The Cupra Formentor is a charmer, good enough to nab our Performance Car of the Year award when it arrived fresh a couple of years ago.
We like that it’s just a bit different and that all models are dynamically interesting. Don’t need extra performance? The entry-level V with a 1.5-litre turbo and a handy 110kW/250Nm starts at $50,990 and is Clean Car neutral.
Need a bit more go? The AWD 2.0-litre V 4Drive at $56,000 is good value given its 140kW and 320Nm outputs (though it now has a fee of $1725).
Yet another Formentor offering is the incoming V e-Hybrid mixing the 1.5-litre turbo powertrain with a 85kW/330Nm motor, for a combined output of 180kW/400Nm.
It carries a large premium, priced at $78,500 but qualifies for a $4025 rebate. Cupra pricing is what you’ll pay, including all on-roads, as the brand operates an agency-type model here.
Once the hybrid gets here, the VZ won’t be the most expensive Formentor on the price list but it’s still the most potent.
Now starting at $70,990 (up $2k from when we last drove it), it has a 228kW/400Nm 2.0-litre turbocharged four pot, but the new fee regime means you’ll need to cough up a further $3105 in CO2 tax.
This one is wearing the Tribe Edition pack adding another $4000. It’s effectively a black styling kit (grille, wheels, body cladding and mirrors covered in matte black) while the interior is trimmed in Dinamica (a man-made suede-like upholstery) and this Cliff Grey hue is only available to those who join the tribe.
So once rebates, fees and options are taken into account, this particular Formentor is the most expensive you can buy at just under $80k.
So does the VZ still stack up at that price? The likes of the T-Roc R and SQ2 have a higher starting price, so too the Countryman JCW, and don’t have quite the same driver appeal.
The Kona N wears a similar sticker, is equally fun to drive, but is smaller and FWD only. That the Formentor is striking, practical and a top performer still seals it for us.
Formentor, being a compact SUV, has some extra air beneath it for urban obstacles and an easier entry. The seat height isn’t too pumped up though, while the seat itself is a sporty number, well bolstered with an expansive range of adjustment.
This has varying views for the instruments if you’re one who likes to have a sat nav map front and centre, though we prefer the large tacho with a digital speed readout in the middle and the G-meter to the side. This does however encourage antics in the bends to see if you can push the numbers higher.
The central touchscreen, while vibrant and reasonably quick to action your commands, is quirky and takes time to acquaint yourself with it.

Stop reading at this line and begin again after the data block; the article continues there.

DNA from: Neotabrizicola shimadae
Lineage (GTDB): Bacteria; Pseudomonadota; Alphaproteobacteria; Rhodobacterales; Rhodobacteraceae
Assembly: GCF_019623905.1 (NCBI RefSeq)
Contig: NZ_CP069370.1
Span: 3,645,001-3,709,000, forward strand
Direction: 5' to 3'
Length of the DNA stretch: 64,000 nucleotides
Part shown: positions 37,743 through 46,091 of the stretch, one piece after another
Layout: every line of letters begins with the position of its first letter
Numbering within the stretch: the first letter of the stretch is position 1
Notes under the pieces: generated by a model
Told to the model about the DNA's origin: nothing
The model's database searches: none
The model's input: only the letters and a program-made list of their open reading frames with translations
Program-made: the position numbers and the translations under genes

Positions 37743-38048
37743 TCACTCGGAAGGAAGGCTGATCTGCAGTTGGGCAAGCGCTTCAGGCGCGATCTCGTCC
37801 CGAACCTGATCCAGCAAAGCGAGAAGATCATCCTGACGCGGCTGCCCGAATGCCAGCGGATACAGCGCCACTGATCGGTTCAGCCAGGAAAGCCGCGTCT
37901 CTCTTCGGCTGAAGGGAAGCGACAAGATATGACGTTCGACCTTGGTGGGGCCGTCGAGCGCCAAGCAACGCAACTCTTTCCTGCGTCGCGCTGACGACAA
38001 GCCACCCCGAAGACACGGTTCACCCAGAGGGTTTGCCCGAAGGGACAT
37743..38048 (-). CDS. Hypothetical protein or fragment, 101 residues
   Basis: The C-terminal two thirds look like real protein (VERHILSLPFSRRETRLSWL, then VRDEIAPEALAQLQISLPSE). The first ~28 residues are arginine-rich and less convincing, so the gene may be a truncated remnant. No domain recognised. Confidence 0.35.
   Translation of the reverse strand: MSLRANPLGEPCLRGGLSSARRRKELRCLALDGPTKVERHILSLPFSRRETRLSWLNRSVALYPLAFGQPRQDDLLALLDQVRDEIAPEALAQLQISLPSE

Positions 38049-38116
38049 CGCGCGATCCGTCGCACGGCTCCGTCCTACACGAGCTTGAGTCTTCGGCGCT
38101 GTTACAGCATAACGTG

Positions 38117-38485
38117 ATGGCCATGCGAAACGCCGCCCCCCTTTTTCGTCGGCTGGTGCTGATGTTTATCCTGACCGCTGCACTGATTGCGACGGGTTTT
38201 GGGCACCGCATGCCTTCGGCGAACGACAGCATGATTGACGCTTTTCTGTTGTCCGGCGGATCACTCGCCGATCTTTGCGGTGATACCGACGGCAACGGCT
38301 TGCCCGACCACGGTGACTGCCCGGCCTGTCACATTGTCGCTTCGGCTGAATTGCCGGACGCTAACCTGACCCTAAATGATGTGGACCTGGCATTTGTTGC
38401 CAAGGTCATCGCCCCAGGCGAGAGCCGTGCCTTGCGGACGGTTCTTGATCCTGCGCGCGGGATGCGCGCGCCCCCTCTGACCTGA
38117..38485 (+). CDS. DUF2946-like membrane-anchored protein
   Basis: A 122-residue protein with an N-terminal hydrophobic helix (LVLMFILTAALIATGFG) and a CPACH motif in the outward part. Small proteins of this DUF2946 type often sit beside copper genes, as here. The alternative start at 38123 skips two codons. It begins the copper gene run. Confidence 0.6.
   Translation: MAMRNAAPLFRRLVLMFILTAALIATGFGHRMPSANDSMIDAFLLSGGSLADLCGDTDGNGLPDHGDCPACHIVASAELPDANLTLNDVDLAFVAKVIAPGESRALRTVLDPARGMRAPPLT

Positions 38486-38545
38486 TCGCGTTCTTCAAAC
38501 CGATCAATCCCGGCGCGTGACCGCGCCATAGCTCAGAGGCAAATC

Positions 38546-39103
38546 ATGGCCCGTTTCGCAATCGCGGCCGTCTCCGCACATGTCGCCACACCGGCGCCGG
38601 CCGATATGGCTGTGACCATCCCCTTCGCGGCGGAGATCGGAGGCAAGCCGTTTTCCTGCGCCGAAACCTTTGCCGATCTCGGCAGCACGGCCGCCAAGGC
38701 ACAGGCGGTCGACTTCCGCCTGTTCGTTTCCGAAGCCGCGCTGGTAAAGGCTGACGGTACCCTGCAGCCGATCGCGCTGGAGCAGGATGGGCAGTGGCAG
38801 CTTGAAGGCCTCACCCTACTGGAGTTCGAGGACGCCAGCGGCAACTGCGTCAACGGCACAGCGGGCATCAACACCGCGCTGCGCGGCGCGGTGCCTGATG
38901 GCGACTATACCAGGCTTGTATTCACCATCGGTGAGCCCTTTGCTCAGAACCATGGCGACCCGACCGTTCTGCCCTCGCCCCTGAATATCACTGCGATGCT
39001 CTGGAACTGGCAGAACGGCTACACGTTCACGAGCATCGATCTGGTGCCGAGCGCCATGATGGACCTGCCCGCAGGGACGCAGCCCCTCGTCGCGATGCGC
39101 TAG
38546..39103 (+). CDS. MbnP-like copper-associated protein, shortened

For instance, we were trying to find the re-centring button for the sat nav map, yet it only shows up when your finger gets near the screen. We guess it means less buttons clogging the viewing space but really.
Formentor is one of those practically sized machines with enough space in the rear for two adults seated in comfort and a well shaped hold for most requirements.
It’s easy to park too with a surround view camera, quick steering between the locks and a car-park friendly turn around.
It’s an affable commuter as well. While the torque doesn’t come on properly until 2500rpm, there’s enough below this mark for easing through traffic.
The auto, a six-speed twin-clutch, is quick with the take up of power and with the changes. Fuel use for urban dwellers will be in the mid 11s, while the long term figure for this tester over 1800km was 10.7L/100km.
The VZ gets the Cupra drive mode selector on the wheel for easy engagement, and there is a marked step up from the Normal to the Sport and Cupra settings (the latter a Sport+ scenario).
You get more engine noise pumped into the cabin in the sporty modes, and a few pops from the exhaust pipes on the overrun.
The standard-fit adaptive dampers aid ride quality by softening off in Normal mode, while firming nicely in Sport for when the corners arise.
With this platform, you can enter the Individual mode and dial up your preferred setting for the steering, AWD, engine and sound while also stepping through 14 notches of damper firmness.
Sport is a middle setting, Cupra has them at 75 per cent stiffness while you can really pump them up by going all out to step 14 (not advisable however). At the other end, you can add some downiness to the town ride if you have lots of speed humps and such in your neighbourhood.
The VZ is a real road warrior too. Click into Sport mode and it’s enlivened, the throttle racier, the trans keener. The turn-in is crisp, the steering interaction sorted and with abundant grip and traction it rips through the bends.
This is tied down in the rear better than the front-drive models, but still lively and engaging, and certainly quicker. And so for us, Formentor remains a top pick in this niche class of small and fast SUVs.
|Model||Cupra Formentor VZ Tribe Edition|
|Clean Car Discount||Fee – $3,105|
|Engine||1984cc, IL4, T, DI|
|Power/Torque||228kW@5450-6600rpm / 400Nm@2000-5450rpm|
|Drivetrain||6-speed twin-clutch, AWD|